Thursday, June 6, 2013
How to Satisfy those Honky-Tonk Beer Munchies
Robert’s Western World
You ever notice how a good greasy meal at midnight doesn’t actually need to be good to be good?
You know what I’m talking about.
After a night of honky-tonkin’ up and down Nashville’s infamous Lower Broadway, fried shoe leather on a bun starts to look as good as Kate Upton losing a water balloon fight.
I’m pretty sure “beer munchies” derives from that same part of the brain as “beer goggles” -- only with milder next morning consequences.
I’d like to brag to you that Suit757 was in such a sudsy state of mind at midnight when I ordered my cheeseburger and onion rings from the hot plate in back of Robert’s Western World.
But that would be a lie.
I made this decision stone sober.
Scary enough. But this isn’t Suit757’s first rodeo. Or first visit to Lower Broad.
I’ve done this enough to know that Robert’s Western World is Nashville’s top oasis of real music in the creative wasteland that is “Music City.”
And the tiny flat top out back is one of the few places in town not named Waffle House to eat after the witching house.
Now, understand, nobody comes to Robert’s Western World to eat.
They come to drink beer, soak up the retro atmosphere and hear the best traditional country music in town.
Eating sometimes becomes a byproduct of the above. Which, I guess is why they put the little griddle back there in the first place.
After a long typical Suit757 day of driving across the breadth of Mississippi, Alabama and Tennessee, I finally checked into my Comfort Inn at a quarter to midnight, checked out of my suit and headed down to that stretch of touristy honky-tonks in downtown Nashville.
Literally in the shadow of the famed Ryman Auditorium, home of the original Grand Ole Opry (until the corporate hacks moved it to the suburbs), a strip of decades old honky-tonks lines Lower Broadway.
If you are “in the know” like Suit757, you can bypass the annoying bouncers out front by cutting through the alley out back next to the Ryman. All the honky-tonks have back doors utilized by the locals.
Three doors down, Tootsies is famous as the place where Willie Nelson and Patsy Cline’s husband got drunk one night and wrote “Crazy”, the most played song in the history of the juke box.
On the other side is The Stage on Broadway, which sports an awesome mural of Merle Haggard hocking George Dickel Whiskey with a tag line that reads, “Water’s for teardrops, Dickel’s for drinking.”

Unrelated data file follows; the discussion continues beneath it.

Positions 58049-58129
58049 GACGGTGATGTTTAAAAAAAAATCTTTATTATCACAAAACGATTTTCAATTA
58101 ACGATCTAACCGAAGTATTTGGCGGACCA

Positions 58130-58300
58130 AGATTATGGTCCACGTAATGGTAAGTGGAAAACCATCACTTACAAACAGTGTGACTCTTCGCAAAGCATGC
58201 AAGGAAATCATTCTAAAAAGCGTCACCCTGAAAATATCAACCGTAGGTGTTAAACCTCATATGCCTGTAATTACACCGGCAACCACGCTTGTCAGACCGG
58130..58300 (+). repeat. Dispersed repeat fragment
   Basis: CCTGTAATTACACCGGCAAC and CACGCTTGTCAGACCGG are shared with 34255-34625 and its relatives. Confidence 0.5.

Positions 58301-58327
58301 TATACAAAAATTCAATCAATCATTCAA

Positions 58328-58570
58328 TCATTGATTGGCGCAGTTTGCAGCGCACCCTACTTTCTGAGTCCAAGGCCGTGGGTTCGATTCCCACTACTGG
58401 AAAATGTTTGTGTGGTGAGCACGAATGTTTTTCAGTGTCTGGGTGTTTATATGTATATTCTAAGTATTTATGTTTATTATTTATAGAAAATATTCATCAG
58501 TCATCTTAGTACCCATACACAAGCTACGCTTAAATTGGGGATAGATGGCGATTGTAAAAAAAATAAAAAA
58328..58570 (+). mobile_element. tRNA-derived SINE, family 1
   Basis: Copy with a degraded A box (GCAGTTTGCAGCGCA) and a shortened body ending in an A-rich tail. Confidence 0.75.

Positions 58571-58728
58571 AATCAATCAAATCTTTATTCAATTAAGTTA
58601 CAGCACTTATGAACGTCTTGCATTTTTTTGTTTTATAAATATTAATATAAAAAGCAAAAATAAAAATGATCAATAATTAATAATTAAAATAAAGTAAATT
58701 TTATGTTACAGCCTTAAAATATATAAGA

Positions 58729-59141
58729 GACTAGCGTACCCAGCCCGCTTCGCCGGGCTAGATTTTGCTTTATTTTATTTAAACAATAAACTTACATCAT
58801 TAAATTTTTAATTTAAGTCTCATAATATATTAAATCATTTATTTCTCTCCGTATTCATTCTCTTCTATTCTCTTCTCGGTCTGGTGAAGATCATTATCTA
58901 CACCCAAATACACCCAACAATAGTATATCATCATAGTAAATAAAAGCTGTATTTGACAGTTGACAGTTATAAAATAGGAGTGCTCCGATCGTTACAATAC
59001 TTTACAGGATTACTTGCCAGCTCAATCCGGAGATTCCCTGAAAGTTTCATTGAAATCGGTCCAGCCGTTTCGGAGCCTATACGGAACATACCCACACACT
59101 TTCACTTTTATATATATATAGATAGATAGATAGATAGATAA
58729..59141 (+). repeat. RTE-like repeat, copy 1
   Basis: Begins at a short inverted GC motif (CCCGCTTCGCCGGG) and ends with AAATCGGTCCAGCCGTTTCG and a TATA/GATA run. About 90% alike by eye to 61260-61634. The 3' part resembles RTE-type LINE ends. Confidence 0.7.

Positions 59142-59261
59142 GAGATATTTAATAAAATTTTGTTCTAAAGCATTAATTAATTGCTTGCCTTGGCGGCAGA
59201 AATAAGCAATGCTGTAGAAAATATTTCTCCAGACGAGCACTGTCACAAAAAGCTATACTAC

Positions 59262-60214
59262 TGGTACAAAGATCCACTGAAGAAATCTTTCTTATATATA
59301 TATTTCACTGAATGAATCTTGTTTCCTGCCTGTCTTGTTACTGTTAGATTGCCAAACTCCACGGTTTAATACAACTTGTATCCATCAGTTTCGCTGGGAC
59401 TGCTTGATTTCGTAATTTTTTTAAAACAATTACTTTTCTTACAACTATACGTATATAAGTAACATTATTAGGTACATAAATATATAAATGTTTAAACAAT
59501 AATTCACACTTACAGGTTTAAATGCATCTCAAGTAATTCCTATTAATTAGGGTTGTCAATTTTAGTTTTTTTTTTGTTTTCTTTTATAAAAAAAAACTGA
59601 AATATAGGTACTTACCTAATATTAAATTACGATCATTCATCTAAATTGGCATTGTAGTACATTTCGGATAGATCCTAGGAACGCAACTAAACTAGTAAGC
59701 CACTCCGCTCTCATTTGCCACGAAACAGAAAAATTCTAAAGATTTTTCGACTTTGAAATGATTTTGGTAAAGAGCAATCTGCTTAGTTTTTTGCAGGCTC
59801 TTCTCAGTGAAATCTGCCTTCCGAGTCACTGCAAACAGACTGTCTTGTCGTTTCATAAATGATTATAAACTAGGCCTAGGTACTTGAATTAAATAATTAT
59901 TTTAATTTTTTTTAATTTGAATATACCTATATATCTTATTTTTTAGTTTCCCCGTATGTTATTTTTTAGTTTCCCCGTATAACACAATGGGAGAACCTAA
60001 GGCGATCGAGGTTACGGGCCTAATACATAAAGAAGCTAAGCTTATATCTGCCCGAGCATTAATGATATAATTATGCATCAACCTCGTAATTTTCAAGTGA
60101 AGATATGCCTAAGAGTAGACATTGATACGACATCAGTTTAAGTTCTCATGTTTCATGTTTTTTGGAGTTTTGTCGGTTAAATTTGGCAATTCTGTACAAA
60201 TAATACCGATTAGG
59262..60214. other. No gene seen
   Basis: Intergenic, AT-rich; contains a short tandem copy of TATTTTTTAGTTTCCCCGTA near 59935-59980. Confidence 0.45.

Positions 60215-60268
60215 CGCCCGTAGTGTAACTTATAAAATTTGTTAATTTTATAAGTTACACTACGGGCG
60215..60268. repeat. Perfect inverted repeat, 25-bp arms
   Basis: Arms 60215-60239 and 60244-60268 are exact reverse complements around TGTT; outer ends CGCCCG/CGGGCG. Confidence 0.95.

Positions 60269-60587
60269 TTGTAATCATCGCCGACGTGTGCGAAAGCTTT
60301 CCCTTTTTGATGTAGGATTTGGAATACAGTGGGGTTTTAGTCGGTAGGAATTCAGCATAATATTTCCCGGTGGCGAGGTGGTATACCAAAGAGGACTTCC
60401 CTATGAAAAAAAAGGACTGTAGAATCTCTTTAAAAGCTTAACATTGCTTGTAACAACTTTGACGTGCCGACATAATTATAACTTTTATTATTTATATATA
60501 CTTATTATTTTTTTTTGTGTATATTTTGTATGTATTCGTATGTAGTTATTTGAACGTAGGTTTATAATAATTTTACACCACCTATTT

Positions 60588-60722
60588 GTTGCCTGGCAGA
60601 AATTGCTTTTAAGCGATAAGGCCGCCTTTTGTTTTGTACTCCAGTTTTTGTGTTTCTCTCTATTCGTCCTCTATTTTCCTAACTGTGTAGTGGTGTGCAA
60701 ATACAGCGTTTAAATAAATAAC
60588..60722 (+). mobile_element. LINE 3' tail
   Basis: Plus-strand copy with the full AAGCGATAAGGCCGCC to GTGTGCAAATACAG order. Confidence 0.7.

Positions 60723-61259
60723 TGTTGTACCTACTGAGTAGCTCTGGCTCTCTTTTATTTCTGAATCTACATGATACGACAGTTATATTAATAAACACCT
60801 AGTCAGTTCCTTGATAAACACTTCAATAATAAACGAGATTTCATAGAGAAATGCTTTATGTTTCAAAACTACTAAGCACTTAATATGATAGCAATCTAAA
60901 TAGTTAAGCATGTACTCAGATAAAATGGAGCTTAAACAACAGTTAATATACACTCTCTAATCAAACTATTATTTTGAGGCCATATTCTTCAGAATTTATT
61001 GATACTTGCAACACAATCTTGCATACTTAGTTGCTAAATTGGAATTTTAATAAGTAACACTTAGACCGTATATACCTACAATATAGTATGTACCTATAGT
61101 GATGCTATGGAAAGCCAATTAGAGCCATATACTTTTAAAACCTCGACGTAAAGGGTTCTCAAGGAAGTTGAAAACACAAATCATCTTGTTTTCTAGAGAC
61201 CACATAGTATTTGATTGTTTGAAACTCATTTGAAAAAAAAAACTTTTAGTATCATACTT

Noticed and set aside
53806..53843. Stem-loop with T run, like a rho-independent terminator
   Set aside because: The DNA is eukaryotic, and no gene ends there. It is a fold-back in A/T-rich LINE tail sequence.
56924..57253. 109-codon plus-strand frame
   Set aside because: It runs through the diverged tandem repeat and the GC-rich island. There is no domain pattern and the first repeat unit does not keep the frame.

But the live music these resurrected tourist traps feature is the typical cheesy pop country pabulum that passes these days for creativity in this town.
Some dude from Upstate New York awkwardly wearing a cowboy hat singing about tractors and honeysuckle and crap that appeals to 55 year old housewives.
If you are looking for REAL country music in the Country Music Capital of the World, Robert’s Western World is about the only place you can find it.
Every night, you’ll find a real deal talented band that always features pedal steel guitar and upright bass and singer with more talent than all the fake pretty boys this town produces in a year.
BR5-49 used to play here before hitting it big time -- or, at least as big as big time can get playing this genre of music.
The setting is as authentic as it gets.
A former Western wear apparel store, the shelves are still lined with cowboy boots for sale.
The bartenders and waitresses are dressed straight out of central casting from a 1950s hipster stage set. Lots of pink hair dye, mousse and tattoos.
I found a spot at the bar in the back right in front of the little griddle.
Being the only sober guy in the joint, I desperately ordered up a Yazoo Pale Ale, a nice hoppy local Nashville brew.
My second choice was less inspired.
Dos Perros, also brewed by Yazoo, is supposed to be a “Mexican style” beer.
Look, I like Mexicans as much as any other gringo.
Chimichangas and mole? Sure.
But I’m not sure Mexican-style beer is a genre that begs for replication.
It tasted like a Corona without the lime. No thanks.
While the Yazoos were $4.50 each, I was able to score a Miller High Life for less than half the price.
That’s a fraction of the cost of a similar quality beer at Tootsies. With a much better soundtrack.
The best thing I can say about the burger is it is cheap and quick.
This isn’t gourmet.
The grill man chisels a block off a stack of frozen burgers and tosses the hard disk onto the flat top.
The onion rings are frozen too, of course.
But the man knows what he’s doing.
He’s like the Michelangelo of frozen meat product.
In ten minutes, the previously frozen block of beef has been transformed into a juicy tender burger with just a trace of pink in the middle. Topped with lettuce, tomato and a slice of raw onion, I’ve had much worse burgers for double the price.
Best of all were all the jealous looks from all the inebriated tourists surrounding me at the bar struck with beer-munchie-envy.
“Dayyyymmmn! That looks goooood!”
Within moments the grill man went from sedately enjoying the talents of the band to being busier than an IRS agent at a Tea Party rally.
Suit757 the trend setter. That’s me. Always on the cutting edge.
Like I said, sometimes you don’t have to be good to be good.
Rating: Seriously Thought About Buying Shirt.